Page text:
So why deconstruct scientific methods when the logic – that is, to control extraneous variables and not allow the quest for truth to be coloured by personal biases – may appear to be an effective way to answer questions of gender, particularly given that there are results that have independently been found to be repeatable? Because it can be argued that despite best intentions and efforts (that are never always going to be there in every piece of work), political, cultural and social influences will insidiously impact upon the scientific enterprise (Begley, 2001 p. 114). An example relevant within gender studies is how the model of human conception has changed over the past fifty years. It was once thought that the sperm was the ‘active’ and the egg the ‘passive’ agent in conception. Language used within the literature on this topic reflected this and was clearly influenced by social parallels drawn from preconceptions of the ‘male’ and the ‘female’ despite research existing which demonstrated active roles for the egg cell (Begley, 2001 p. 117). Larger scale historical examples where hindsight has demonstrated that attempts at a scientific enterprise were clearly distorted by personal beliefs and preconceptions include the damage done by the field of eugenics, and the rise of the anti-Mendelian ‘Lysenkoism’ of the Soviet Union in the 1930s (National Academy of Sciences 2001, p. 112).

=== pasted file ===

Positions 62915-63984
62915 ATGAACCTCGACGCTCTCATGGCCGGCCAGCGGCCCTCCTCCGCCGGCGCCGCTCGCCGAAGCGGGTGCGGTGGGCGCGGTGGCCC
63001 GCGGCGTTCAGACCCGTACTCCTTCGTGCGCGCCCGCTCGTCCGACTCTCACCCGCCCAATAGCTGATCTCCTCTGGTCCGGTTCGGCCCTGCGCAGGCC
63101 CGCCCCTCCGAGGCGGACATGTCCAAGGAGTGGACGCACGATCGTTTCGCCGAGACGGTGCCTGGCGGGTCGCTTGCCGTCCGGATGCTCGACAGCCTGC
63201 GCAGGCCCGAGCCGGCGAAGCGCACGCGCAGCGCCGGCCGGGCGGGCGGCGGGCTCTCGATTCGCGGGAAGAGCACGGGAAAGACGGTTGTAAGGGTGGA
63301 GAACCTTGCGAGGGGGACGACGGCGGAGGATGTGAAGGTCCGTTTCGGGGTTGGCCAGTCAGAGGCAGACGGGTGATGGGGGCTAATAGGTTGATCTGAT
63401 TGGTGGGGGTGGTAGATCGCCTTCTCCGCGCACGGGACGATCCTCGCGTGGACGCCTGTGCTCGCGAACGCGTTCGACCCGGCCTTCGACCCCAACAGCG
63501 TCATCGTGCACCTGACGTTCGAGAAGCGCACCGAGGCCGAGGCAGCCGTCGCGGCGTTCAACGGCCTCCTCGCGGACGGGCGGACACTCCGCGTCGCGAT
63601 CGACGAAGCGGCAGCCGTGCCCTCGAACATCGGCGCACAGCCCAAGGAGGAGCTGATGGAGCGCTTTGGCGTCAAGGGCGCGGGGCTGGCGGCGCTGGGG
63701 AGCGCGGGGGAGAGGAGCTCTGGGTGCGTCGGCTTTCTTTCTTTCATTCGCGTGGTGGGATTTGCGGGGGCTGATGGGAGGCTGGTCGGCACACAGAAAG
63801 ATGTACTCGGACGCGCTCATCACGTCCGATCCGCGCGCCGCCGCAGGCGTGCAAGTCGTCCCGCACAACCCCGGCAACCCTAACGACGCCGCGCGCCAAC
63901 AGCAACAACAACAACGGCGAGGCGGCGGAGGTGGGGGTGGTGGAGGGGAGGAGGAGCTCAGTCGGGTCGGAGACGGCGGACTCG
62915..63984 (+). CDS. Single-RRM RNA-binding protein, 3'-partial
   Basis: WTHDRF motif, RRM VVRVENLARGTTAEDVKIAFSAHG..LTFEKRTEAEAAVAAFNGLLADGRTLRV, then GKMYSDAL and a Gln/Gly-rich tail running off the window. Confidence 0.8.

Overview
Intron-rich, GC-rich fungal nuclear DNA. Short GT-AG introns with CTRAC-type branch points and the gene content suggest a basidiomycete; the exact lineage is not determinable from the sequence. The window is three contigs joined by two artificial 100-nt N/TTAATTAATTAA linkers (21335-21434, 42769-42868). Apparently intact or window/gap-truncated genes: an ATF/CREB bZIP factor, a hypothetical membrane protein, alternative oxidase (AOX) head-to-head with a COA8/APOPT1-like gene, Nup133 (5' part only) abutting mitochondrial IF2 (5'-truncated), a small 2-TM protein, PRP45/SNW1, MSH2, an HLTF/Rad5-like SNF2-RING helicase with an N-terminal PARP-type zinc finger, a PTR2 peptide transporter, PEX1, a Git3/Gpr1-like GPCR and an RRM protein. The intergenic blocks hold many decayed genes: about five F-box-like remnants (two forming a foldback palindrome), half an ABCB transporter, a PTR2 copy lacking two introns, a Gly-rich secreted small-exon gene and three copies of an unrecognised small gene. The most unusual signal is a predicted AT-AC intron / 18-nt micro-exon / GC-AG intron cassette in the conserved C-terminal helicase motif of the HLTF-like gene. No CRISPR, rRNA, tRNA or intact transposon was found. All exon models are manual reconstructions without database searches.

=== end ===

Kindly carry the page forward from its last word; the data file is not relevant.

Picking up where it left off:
Furthermore, one might argue that it is in fact impossible to separate the biological from the social. As Hines herself says “All of our psychological and behavioural characteristics, however, have a biological basis within our brain. No matter whether hormones or other factors, including social factors caused us to develop in a certain way, the hormonal or social influences have been translated into physical brain characteristics, such as neurons, synapses, and neurochemicals. Thus, the distinction between biological and social/cultural causes is false.” (Hines, 2004, p. 213-4). Given that the social must be experienced through the material in the two-pronged sense that all thought originates in the complex but materially finite brain, and all experience of the world is through biological, sensory perception. There are thus good arguments suggesting that science attempting to stand independently in the production of new information is at best hampered and at worst fundamentally flawed.